Almost every department at National Taiwan University (NTU), the nation’s top academic institution, is dropping the “N” from the school’s initials when it holds joint conferences with Chinese schools or cooperates on academic work, sources said yesterday.
The practice, described as “university-wide,” began more than a year ago, a source at the university told the Taipei Times on condition of anonymity, referring to official documents on conferences and panels held with Chinese universities.
According to another academic at the school who was also in a position to see the documents, the removal of the “N” in the university’s official initials — a source of pride for many Taiwanese — applied to “a lot of, if not all departments” involved in exchanges with China. However, it has yet to be determined whether the practice is now official policy at the university or was initiated by department heads or individual academics.
NTU was 87th in this year’s QS World University Rankings.
References to the school as “Taiwan University” began to appear about a year ago, including Peking University’s holding of a “Taiwan University Day” on Dec. 20 last year to “strengthen intercollegiate exchanges and academic co-operations [sic] with our university,” NTU says on its Web site. A special exhibition held in May highlighting the ties between the two universities was titled “Time and space rendezvous between Taiwan University and Peking University.”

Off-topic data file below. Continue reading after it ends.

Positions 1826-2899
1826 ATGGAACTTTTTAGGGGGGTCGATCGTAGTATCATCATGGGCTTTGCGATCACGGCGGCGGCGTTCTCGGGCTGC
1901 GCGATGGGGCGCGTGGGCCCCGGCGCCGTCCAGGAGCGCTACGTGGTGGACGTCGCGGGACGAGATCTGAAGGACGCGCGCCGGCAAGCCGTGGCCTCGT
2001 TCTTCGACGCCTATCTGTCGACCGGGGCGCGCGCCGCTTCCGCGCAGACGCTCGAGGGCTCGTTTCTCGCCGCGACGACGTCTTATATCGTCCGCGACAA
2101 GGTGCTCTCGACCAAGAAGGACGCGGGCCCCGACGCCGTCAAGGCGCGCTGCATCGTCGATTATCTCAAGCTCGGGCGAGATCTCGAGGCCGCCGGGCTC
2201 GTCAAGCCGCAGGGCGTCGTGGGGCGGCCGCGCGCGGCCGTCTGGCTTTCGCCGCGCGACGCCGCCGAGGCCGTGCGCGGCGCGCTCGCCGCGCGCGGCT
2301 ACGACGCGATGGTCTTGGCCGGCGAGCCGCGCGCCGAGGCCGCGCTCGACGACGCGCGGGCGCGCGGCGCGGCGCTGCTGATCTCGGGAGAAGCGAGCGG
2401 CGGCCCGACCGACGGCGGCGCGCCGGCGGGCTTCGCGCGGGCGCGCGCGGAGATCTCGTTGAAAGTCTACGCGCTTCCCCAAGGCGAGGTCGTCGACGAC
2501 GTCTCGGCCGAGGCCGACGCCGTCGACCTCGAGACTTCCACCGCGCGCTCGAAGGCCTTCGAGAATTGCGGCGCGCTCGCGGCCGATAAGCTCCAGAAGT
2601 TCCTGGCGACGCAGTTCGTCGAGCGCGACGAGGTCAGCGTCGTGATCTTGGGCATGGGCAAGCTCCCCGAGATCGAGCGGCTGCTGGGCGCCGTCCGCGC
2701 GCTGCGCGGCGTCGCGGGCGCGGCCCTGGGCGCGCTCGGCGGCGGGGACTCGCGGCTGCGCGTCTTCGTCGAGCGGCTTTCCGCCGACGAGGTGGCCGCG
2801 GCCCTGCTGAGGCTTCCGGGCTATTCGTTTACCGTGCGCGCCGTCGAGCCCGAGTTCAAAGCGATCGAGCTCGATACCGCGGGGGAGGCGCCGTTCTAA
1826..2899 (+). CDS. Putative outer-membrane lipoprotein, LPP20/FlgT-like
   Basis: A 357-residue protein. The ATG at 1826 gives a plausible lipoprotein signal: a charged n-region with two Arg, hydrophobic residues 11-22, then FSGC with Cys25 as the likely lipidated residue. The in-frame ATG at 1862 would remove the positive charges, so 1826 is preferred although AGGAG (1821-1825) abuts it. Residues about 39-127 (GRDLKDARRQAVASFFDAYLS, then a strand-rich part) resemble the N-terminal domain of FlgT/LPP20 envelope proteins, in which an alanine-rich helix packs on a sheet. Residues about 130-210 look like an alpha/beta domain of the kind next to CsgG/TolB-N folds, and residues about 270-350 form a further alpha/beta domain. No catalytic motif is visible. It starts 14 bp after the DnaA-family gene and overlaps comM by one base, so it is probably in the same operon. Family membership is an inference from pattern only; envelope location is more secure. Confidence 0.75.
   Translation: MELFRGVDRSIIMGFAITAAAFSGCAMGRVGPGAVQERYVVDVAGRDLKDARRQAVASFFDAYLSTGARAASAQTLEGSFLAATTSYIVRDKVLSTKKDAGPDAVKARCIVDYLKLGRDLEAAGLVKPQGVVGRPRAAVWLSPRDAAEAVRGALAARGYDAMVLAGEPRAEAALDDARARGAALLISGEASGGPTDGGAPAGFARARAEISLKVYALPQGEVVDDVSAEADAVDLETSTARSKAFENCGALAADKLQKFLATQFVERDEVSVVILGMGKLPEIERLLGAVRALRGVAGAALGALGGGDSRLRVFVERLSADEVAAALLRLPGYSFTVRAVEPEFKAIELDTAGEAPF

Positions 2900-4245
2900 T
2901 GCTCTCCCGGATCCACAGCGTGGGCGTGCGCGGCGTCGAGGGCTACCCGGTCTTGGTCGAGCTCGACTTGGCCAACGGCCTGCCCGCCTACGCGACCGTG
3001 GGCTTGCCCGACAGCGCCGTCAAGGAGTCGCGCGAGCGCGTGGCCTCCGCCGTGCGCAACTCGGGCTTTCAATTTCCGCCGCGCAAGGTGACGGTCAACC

A document datelined May 11 on the Peking University Web site refers to NTU as “Taiwan University” and also excises the word “national” from National Chengchi University, National Taiwan Normal University (NTNU), National Central University and National Cheng Kung University.
NTNU confirmed at a forum on cross-strait affairs in July that it had changed its name in advertisements in an effort to attract more Chinese students. That change, which university officials said was a gesture of “goodwill” toward China, was the removal of “national” from its official title.
In August, a neurobiologist at Peking University made the news after insisting that a Taiwanese team led by neurobiologist Chiang Ann-shyn (江安世) of National Tsing Hua University in Hsinchu, which collaborated with Peking University on research, identify the university as being located in “Taiwan, China.”
In addition to the removal of “national” from its official title, there are signs NTU is placing undue emphasis on visiting academics from China at the expense of academics from other countries.
The Web site for NTU’s Institute of Advanced Studies of Humanities and Social Sciences, for example, shows that of the 52 visiting scholars at the institute this year, 46 have been from Chinese universities, with just four from the US and two from Europe.
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